Landing Page Carbon Label Landing Page Carbon Label

Make Carbon Count

A guide to our carbon label, a nutrition label for the Earth.

There’s a lot that happens to get that salad to your bowl—like a lot, a lot. And we care a lot, a lot. That’s why we made an entire page about it. 

Next to every item on our menu, you’ll see its estimated greenhouse gas emissions. That means it’s the environmental impact of growing, producing, and transporting that item to your plate. Since there are a lot of different gasses that go into all that (hey, cow farts), we use a comparable measurement called Carbon Dioxide Equivalent (CO2e). This number lets you compare the environmental impact of a carrot to a chicken. Amazing, right? 

We call it a Carbon Label. It’s just like a nutrition label, but for the planet.

Why did we start carbon labeling our menu?

Because we can’t do this without you. 26% of global carbon emissions are created by the food system, fueled largely by our everyday choices. Fortunately, Eating for the Earth doesn’t mean giving up great food. 

We believe that the next step in fighting the climate crisis is transparency and traceability. That’s why we’re labeling the carbon footprint of every item on our menu and highlighting climate-smart menu options.

How to Read a Carbon Label

On you will now see carbon labels displayed beneath the menu item, in units of kg CO2e.  

What is kg CO2e?
This stands for “kilograms of carbon dioxide equivalent”. Carbon dioxide (CO2) accounts for most human-caused greenhouse gas (GHG) emissions. But there are other greenhouse gases, so these are converted into the common unit CO2e (carbon dioxide equivalent).

Does the carbon label include dressings?

Store menus 

Carbon footprint labels on in-store menu boards include the item's recommended dressing. 

Digital menus

On and the Just Salad app, the carbon labels you see on the main menu do not include dressings. Once you click on an item, its suggested dressing is automatically added, along with its emissions.   

For example, on the main menu, the carbon label for Tokyo Supergreens with Tofu is 0.28 CO2e. When you click on it, you'll see the the carbon footprint (under Nutrition Facts) has increased to 0.36 kg CO2e to reflect the suggested dressing, Miso Ginger Vinaigrette. If you'd like to change the dressing, simply de-select Miso Ginger Vinaigrette and choose another one. The carbon footprint will update automatically.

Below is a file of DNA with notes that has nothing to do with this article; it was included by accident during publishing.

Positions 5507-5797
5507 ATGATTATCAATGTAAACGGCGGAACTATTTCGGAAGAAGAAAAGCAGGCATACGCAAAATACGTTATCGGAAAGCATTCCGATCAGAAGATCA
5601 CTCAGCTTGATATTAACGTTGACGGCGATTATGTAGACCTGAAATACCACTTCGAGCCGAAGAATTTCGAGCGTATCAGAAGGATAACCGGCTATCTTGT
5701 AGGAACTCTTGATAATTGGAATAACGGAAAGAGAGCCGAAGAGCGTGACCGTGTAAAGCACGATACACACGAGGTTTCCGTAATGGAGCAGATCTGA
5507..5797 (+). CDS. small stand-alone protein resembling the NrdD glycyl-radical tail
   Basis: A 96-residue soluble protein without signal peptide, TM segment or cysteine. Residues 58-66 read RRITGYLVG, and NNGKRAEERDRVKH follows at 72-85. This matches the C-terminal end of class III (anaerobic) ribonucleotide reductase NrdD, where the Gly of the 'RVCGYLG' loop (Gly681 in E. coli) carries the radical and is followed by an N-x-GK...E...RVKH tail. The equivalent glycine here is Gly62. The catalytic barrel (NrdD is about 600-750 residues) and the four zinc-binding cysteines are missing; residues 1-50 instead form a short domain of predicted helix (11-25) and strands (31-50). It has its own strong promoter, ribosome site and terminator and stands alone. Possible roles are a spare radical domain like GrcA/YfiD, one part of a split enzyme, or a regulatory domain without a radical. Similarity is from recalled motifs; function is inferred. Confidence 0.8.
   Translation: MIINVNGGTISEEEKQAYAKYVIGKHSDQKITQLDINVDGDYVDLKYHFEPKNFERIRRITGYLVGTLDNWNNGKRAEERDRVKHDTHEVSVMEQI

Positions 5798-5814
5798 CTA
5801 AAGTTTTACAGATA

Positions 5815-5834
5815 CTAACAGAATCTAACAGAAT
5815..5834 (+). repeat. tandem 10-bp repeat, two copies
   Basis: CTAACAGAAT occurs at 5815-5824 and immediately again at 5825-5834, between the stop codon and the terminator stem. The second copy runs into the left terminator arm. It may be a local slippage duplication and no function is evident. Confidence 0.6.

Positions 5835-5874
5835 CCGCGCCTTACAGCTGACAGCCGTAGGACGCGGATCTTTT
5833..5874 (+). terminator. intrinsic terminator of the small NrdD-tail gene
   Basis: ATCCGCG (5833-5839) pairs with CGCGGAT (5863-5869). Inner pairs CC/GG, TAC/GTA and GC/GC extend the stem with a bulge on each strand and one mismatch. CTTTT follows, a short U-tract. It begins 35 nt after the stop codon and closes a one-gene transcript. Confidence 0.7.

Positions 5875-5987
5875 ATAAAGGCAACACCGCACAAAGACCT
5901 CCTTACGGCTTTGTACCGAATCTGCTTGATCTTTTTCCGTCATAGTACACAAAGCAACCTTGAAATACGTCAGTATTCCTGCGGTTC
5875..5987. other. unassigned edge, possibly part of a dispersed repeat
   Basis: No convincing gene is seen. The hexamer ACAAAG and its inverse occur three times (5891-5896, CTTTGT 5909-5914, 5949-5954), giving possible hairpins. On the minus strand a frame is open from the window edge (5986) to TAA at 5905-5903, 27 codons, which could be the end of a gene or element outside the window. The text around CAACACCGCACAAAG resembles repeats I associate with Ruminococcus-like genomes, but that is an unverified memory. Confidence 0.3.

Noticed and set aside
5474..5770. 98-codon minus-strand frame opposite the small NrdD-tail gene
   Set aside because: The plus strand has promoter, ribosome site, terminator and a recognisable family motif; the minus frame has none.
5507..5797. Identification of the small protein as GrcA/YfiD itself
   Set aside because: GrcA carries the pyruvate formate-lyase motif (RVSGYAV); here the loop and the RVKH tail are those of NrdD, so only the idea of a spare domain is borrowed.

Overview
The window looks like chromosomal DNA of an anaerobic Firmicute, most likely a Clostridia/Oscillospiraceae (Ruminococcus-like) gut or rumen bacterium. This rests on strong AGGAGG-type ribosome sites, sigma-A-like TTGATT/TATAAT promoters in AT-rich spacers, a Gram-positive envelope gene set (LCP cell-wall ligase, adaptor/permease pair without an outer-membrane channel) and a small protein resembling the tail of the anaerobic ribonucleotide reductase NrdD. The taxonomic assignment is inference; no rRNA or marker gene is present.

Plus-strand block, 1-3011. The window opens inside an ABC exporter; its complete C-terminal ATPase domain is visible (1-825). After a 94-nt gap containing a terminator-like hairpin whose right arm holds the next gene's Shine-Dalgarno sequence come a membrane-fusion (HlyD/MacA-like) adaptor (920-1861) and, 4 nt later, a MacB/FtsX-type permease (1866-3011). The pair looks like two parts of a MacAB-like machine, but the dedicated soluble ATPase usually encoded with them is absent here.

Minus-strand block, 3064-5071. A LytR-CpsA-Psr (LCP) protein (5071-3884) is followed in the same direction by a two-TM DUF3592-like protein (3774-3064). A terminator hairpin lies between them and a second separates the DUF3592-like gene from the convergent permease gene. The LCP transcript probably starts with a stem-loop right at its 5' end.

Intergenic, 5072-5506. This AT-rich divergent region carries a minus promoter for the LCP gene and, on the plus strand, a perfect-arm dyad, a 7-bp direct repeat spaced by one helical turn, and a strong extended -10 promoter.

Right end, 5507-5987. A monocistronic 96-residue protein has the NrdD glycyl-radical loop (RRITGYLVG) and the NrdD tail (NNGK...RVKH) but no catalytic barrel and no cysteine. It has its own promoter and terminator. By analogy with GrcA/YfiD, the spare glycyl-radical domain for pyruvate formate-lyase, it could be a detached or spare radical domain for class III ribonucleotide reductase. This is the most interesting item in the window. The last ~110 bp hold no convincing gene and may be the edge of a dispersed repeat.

How much CO2e should I budget for my diet each day?

While there isn’t an established dietary “allowance” for greenhouse gas emissions, trying to reduce your own daily emissions and keeping it below that of the average American diet is a good start. 

Today the average carbon footprint of the typical American diet is 4.7 kg CO2e per person per day. Lucky for you, we keep our greenhouse gas emissions pretty low around here. Our menu average is around 0.80 kg CO2e. 


How did Just Salad estimate the carbon footprint of its menu?

The short answer: We add up the estimated emissions of each ingredient in a menu item based on total portion size in weight. We also update our carbon footprint estimates when suppliers or ingredients change. Learn about our methodology and update process here.

If you're wondering why some items have higher footprints than others, keep in mind that certain ingredients have more energy-intensive growing and production methods. For example, fruits and vegetables tend to be lower emitters, while animal products are higher. The emissions from transporting food to our stores also have an influence, though transportation generally accounts for less than 10% of a food’s overall carbon footprint. 

Eat for the Earth today with our Climatarian menu. 

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